Abbildungen der Seite

5 But twice that praise shall in our ear Be said of Zion last:

This and this man was born in her;

High God shall fix her fast.

6 The Lord shall write it in a scroll,
That ne'er shall be out-worn,
When He the nations doth enroll,
That this man there was born.

7 Both they who sing and they who dance
With sacred songs are there;

In thee fresh brooks and soft streams glance,
And all my fountains clear.



I LORD GOD, that dost me save and keep,
All day to Thee I cry,

And all night long before Thee weep,
Before Thee prostrate lie.

2 Into Thy presence let my prayer,
With sighs devout, ascend;

And to my cries, that ceaseless are,
Thine ear with favour bend.

3 For, cloyed with woes and trouble store,
Surcharged my soul doth lie;

My life, at death's uncheerful door,
Unto the grave draws nigh.

4 Reckoned I am with them that pass
Down to the dismal pit;

I am a man but weak, alas!
And for that name unfit,

[ocr errors]

5 From life discharged and parted quite
Among the dead to sleep,

And like the slain in bloody fight
That in the grave lie deep;

Whom Thou rememberest no more,
Dost never more regard :

Them, from Thy hand delivered o'er,
Death's hideous house hath barred.

6 Thou in the lowest pit profound,
Hast set me all forlorn,

Where thickest darkness hovers round,
In horrid deeps to mourn.

7 Thy wrath, from which no shelter saves,
Full sore doth press on me;

Thou break'st upon me all thy waves,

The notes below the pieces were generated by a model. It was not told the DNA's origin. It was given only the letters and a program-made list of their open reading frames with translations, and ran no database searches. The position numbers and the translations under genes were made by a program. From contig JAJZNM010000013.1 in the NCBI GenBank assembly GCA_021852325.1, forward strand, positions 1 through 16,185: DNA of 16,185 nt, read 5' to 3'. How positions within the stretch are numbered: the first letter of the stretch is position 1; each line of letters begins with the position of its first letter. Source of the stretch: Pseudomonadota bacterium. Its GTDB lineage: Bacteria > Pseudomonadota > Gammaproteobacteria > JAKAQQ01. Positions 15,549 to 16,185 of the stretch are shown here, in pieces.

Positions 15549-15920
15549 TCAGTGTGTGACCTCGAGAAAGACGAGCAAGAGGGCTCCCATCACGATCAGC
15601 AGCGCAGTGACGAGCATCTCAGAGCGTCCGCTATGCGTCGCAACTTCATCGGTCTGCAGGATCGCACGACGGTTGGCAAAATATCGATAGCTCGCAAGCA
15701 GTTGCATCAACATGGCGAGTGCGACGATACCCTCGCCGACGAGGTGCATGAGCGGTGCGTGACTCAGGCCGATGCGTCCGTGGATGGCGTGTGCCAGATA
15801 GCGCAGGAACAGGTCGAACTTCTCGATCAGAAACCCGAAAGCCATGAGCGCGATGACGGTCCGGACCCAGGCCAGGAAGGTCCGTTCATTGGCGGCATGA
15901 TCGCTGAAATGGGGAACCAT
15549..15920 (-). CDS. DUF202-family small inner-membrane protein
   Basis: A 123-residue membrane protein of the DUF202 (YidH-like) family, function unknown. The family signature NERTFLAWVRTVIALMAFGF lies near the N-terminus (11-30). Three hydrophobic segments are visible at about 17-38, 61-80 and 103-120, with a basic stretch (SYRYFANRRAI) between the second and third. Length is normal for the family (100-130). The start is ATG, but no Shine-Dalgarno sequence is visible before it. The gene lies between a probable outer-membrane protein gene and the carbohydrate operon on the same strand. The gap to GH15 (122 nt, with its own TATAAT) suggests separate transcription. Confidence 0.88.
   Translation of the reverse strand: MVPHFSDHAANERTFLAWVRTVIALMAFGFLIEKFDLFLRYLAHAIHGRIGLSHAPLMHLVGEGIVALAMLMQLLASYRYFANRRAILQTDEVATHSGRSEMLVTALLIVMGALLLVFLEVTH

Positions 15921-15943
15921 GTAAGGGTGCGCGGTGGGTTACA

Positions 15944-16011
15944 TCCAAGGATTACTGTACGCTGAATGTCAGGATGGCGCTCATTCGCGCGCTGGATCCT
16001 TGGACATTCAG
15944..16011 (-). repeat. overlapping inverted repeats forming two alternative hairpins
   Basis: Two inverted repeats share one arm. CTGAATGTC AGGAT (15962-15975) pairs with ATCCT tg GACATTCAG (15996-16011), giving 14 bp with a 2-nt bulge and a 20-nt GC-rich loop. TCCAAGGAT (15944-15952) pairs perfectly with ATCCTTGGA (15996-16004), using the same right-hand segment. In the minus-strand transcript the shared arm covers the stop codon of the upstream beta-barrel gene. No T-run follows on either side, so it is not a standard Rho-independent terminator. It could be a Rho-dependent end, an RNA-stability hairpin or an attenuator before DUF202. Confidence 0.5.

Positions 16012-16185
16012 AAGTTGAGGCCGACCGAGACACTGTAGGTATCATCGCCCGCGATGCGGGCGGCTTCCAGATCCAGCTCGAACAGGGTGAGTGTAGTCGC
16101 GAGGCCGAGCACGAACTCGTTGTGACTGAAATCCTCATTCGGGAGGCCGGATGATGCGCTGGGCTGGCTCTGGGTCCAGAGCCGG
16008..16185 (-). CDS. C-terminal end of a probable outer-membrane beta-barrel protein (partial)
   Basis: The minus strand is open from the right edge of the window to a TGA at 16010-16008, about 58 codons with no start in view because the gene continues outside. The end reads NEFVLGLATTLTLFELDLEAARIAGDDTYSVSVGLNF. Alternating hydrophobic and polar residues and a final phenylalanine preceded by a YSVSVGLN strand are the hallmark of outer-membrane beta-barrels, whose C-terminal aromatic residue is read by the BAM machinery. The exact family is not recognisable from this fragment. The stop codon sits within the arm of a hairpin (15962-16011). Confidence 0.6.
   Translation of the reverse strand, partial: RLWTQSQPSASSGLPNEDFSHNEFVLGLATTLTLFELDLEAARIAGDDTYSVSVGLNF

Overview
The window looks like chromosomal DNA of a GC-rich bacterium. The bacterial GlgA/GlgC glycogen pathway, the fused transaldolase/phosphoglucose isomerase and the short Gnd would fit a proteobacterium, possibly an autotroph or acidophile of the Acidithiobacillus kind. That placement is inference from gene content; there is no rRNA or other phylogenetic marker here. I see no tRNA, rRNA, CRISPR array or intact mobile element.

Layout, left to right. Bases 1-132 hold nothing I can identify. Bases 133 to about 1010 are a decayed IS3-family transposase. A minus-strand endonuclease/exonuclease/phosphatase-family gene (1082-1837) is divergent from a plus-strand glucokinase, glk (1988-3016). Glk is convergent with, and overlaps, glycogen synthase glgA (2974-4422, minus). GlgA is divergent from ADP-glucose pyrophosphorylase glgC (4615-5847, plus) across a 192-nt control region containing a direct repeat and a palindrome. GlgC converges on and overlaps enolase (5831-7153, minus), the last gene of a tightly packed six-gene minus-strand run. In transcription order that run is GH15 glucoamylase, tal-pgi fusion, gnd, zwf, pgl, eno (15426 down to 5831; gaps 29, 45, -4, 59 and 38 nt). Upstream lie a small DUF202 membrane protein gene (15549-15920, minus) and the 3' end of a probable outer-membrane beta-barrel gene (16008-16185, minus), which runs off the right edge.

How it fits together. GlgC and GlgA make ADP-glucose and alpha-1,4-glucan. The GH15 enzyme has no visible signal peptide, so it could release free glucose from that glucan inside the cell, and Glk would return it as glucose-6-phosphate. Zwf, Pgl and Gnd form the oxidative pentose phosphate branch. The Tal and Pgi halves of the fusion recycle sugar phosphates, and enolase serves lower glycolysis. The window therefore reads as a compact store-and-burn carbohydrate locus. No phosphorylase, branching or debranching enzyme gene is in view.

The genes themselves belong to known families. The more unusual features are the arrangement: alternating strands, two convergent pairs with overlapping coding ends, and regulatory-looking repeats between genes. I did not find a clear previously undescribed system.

And all Thy waves break me.

8 Thou dost my friends from me estrange,

And mak'st me odious,

Me to them odious, for they change,
And I here pent up thus.

9 Through sorrow and affliction great
Mire eye grows dim and dead;
Lord, all the day I Thee entreat,
My hands to Thee I spread.

10 Wilt thou do wonders on the dead?

Shall the deceased arise

And praise Thee from their loathsome bed

With pale and hollow eyes?

II Shall they Thy loving-kindness tell

On whom the grave hath hold?

Or they who in perdition dwell
Thy faithfulness unfold?




12 In darkness can Thy mighty hand
Or wondrous acts be known?
Thy justice in the gloomy land

Of dark oblivion?

13 But I to Thee, O Lord, do cry
Ere yet my life be spent;

And up to Thee my prayer doth hie
Each morn, and Thee prevent.

14 Why wilt Thou, Lord, my soul forsake
And hide Thy face from me,

15 That am already bruised, and shake
With terror sent from Thee;

Bruised and afflicted, and so low
As ready to expire,

While I Thy terrors undergo,
Astonished with Thine ire?

16 Thy fierce wrath over me doth flow;
Thy threatenings cut me through:
17 All day they round about me go;
Like waves they me pursue.

18 Lover and friend Thou hast removed,
And severed from me far:

They fly me now whom I have loved,
And as in darkness are.


This and the following Psalm are Milton's earliest productions. He was only fifteen years old when he translated them.

WHEN the blessed seed of Terah's faithful son

After long toil their liberty had won,

And passed from Pharian fields to Canaan land,

Led by the strength of the Almighty's hand,




Jehovah's wonders were in Israel shown,
His praise and glory was in Israel known.
That saw the troubled sea, and shivering fled,
And sought to hide his froth-becurled head
Low in the earth; Jordan's clear streams recoil,
As a faint host that hath received the foil.

The high huge-bellied mountains skip, like rams
Amongst their ewes, the little hills like lambs.

Why fled the ocean? and why skipped the mountains?
Why turned Jordan toward his crystal fountains?
Shake, earth! and at the presence be aghast

Of Him that ever was and aye shall last,

That glassy floods from rugged rocks can crush,
And make soft rills from fiery flint-stones gush.

[ocr errors]
[blocks in formation]
[blocks in formation]

The floods stood still, like walls of glass,

While the Hebrew bands did pass ;

For His, etc.

But full soon they did devour

The tawny king with all his power;
For His, etc.

His chosen people He did bless
In the wasteful wilderness;

For His, etc.




« ZurückWeiter »